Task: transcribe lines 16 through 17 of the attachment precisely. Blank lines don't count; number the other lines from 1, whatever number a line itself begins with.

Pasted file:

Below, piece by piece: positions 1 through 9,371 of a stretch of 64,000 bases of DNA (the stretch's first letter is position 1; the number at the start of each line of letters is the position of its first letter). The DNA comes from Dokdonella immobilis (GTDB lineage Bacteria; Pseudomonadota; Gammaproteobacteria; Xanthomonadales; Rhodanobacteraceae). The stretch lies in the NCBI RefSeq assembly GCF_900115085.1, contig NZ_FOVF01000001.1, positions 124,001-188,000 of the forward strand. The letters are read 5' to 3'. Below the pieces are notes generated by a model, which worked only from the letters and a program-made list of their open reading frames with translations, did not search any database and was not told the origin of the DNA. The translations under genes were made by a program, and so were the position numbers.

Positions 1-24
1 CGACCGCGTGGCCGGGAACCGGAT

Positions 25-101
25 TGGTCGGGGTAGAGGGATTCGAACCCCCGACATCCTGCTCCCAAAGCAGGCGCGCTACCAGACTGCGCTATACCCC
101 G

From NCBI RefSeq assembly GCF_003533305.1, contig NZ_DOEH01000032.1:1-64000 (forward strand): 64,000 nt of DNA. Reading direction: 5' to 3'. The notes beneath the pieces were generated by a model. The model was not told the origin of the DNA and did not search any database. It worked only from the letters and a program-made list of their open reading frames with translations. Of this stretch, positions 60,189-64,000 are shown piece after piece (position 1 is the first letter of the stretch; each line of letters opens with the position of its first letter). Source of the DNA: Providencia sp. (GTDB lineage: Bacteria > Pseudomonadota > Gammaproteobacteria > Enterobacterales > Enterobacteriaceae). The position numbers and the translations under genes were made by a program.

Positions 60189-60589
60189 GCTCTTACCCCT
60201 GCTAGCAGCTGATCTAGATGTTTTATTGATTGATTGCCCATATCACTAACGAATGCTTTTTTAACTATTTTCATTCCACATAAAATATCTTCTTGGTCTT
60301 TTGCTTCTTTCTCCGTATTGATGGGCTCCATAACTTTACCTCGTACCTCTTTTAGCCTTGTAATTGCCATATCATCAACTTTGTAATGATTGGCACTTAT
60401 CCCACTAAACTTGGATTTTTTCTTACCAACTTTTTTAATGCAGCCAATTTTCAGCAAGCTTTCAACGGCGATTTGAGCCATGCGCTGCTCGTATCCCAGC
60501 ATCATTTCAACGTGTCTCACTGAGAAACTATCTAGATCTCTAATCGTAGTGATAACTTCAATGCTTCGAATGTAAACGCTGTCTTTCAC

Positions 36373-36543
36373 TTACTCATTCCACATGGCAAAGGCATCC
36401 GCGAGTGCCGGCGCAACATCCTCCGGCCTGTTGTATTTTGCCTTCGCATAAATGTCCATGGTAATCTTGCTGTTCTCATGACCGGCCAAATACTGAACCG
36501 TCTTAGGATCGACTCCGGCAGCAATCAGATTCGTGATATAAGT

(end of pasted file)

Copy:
36401 GCGAGTGCCGGCGCAACATCCTCCGGCCTGTTGTATTTTGCCTTCGCATAAATGTCCATGGTAATCTTGCTGTTCTCATGACCGGCCAAATACTGAACCG
36501 TCTTAGGATCGACTCCGGCAGCAATCAGATTCGTGATATAAGT